Salman Rushdie in the Times of London:
In Leeds, from which several of the London bombers came, many traditional Muslims lead lives apart, inward-turned lives of near-segregation from the wider population. From such defensive, separated worlds some youngsters have indefensibly stepped across a moral line and taken up their lethal rucksacks.
The deeper alienations that lead to terrorism may have their roots in these young men’s objections to events in Iraq or elsewhere, but the closed communities of some traditional Western Muslims are places in which young men’s alienations can easily deepen. What is needed is a move beyond tradition — nothing less than a reform movement to bring the core concepts of Islam into the modern age, a Muslim Reformation to combat not only the jihadi ideologues but also the dusty, stifling seminaries of the traditionalists, throwing open the windows of the closed communities to let in much-needed fresh air.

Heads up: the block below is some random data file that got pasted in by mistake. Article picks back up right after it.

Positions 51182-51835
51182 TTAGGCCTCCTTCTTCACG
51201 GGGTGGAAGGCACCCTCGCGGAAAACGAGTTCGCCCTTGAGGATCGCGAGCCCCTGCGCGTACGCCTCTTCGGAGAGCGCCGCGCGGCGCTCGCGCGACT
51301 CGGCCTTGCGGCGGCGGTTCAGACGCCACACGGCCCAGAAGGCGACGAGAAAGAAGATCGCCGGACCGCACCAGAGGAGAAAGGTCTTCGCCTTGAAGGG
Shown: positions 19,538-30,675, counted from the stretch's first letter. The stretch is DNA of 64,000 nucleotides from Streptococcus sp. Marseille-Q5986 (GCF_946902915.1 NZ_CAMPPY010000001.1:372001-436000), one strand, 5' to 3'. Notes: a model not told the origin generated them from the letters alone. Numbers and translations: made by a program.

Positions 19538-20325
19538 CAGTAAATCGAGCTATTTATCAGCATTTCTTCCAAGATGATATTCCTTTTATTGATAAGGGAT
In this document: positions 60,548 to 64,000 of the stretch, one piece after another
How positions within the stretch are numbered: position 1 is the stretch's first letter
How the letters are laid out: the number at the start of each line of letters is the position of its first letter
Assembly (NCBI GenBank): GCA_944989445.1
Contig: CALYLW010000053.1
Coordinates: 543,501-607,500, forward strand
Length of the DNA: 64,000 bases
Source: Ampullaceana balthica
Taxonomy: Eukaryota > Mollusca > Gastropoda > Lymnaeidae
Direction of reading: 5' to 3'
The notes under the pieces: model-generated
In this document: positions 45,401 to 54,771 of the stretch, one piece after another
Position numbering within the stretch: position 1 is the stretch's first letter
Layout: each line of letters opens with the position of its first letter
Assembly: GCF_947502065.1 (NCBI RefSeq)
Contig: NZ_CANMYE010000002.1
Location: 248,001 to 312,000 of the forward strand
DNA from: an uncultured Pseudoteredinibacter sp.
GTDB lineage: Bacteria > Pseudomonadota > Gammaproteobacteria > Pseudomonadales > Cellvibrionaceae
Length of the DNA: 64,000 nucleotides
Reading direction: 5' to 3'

It would be good to see governments and community leaders inside the Muslim world as well as outside it throwing their weight behind this idea, because creating and sustaining such a reform movement will require, above all, a new educational impetus whose results may take a generation to be felt, a new scholarship to replace the literalist diktats and narrow dogmatisms that plague present-day Muslim thinking.